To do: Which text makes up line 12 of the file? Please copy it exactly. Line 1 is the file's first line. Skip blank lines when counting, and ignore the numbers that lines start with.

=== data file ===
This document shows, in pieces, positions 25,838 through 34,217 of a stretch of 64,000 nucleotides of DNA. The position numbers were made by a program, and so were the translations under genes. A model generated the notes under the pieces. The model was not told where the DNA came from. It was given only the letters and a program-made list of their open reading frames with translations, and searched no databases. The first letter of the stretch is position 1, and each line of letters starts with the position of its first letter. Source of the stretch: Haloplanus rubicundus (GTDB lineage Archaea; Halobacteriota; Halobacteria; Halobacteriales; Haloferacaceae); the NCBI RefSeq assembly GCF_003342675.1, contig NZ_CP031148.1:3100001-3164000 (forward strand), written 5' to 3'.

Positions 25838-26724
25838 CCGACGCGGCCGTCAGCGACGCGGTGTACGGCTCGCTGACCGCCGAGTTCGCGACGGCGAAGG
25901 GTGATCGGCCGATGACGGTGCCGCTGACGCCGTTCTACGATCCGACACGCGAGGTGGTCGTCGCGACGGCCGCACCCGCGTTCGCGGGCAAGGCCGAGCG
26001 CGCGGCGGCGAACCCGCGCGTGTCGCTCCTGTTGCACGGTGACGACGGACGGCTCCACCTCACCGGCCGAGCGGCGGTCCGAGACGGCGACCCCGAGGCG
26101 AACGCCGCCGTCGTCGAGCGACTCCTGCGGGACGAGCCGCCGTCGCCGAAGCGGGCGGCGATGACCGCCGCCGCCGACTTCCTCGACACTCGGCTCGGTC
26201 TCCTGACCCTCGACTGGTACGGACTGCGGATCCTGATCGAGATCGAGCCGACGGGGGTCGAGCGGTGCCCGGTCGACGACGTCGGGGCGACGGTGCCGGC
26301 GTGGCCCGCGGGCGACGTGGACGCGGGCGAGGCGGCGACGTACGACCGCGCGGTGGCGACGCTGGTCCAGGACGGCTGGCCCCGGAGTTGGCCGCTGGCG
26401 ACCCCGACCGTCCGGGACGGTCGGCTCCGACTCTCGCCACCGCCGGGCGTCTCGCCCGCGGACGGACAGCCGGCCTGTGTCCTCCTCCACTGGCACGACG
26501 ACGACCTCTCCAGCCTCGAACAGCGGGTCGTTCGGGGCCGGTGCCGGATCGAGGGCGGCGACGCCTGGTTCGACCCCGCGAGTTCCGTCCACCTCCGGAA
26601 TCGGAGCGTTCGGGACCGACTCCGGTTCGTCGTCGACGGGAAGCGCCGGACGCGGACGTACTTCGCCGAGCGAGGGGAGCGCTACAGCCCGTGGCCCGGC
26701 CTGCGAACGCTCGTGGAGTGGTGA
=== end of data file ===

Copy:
26701 CTGCGAACGCTCGTGGAGTGGTGA